When Alexandra Burke bolted to number one with the wildly infectious, reggae-inflected pop smash Start Without You, she did a minor double take in the mirror to check herself. Nearly a year after her debut single, international block-party anthem Bad Boys had marched her out of the starting blocks and landed her in pole position under her own artistic auspices, she was back at the summit again. For the third time. With her heart-breaking rendition of Hallelujah she had already gifted author Jeff Buckley his first posthumous number 1 hit. ‘There have been so many pinch yourself moments packed into the last two years of my life, I almost couldn’t allow myself to believe that it was happening all over again. This year has surpassed every single one of my expectations, sometimes on a day-to-day basis. Every day I wake up and thank my lucky stars that this is happening to me.’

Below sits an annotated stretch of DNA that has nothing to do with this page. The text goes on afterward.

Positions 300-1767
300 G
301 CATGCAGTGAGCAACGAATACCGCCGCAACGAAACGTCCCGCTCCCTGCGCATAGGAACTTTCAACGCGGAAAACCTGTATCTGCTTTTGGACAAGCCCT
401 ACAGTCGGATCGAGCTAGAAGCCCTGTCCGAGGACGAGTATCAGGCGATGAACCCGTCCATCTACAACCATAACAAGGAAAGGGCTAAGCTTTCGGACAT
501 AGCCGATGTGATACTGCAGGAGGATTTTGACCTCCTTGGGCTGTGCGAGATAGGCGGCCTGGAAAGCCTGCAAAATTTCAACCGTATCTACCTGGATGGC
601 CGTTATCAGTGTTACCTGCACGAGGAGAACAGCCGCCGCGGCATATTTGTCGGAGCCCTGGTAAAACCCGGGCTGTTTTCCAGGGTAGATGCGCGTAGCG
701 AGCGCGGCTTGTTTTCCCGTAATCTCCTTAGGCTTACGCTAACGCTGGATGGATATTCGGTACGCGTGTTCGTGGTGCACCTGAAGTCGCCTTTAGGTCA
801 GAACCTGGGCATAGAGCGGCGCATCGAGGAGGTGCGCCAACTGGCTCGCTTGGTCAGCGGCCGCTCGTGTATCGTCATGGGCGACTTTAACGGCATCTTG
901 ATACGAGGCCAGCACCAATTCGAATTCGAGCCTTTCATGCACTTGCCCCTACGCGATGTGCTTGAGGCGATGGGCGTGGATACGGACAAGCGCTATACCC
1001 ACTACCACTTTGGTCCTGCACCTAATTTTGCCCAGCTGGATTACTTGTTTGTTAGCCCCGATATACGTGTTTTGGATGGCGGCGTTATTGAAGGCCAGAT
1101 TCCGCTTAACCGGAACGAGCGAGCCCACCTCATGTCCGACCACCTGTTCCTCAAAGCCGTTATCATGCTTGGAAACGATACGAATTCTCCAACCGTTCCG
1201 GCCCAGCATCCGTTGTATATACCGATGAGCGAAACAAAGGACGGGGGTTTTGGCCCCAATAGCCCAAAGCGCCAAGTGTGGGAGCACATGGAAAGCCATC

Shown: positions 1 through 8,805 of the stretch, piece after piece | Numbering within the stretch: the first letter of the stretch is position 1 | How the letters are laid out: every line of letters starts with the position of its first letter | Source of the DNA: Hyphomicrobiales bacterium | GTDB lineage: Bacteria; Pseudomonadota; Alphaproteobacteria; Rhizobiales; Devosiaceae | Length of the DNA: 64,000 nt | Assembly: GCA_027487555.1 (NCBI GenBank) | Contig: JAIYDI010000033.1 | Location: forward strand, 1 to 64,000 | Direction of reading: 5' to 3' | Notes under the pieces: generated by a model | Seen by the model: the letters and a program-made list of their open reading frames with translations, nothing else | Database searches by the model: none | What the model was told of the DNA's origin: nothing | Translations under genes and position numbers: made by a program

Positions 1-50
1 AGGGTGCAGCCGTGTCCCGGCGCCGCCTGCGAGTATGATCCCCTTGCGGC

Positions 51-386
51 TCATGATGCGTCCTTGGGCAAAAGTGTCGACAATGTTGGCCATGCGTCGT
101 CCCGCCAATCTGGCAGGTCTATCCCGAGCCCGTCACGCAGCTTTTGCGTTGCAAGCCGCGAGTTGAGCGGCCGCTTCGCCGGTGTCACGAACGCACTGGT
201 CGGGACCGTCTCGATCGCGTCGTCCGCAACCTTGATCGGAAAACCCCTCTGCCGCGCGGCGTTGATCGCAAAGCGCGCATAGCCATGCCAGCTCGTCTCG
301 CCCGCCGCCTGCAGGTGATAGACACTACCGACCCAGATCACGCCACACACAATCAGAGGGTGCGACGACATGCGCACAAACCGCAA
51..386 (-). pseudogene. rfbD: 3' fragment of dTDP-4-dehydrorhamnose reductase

For a girl from the humble beginnings of a council estate in North London, the last year has been somewhere beyond her dreams. Alexandra’s background has been well-documented in the press. Her close relationship with her grand-parents, her mother, who had sang with Soul II Soul in the 90s, her siblings, just like the other kids they grew up with on their estate. What is it about Alexandra that singled her out for fame? ‘I have no idea, babes. I can’t worry about that stuff. I just have to prove that I am worthy of all the incredible emotion and love I feel from fans. The question I have to ask myself is ‘am I worthy?’ which just drives me on to prove it even more.’
The thing that separates Alexandra Burke is that she cares. You can hear it in every carefully considered, phrase in her singing. You can see it in her incredible dance-moves and keen eye for presentation. ‘I’m not afraid of hard work,’ she says, ‘I ain’t no shirker. I just want to work my butt off and give back the love I’ve felt coming my way.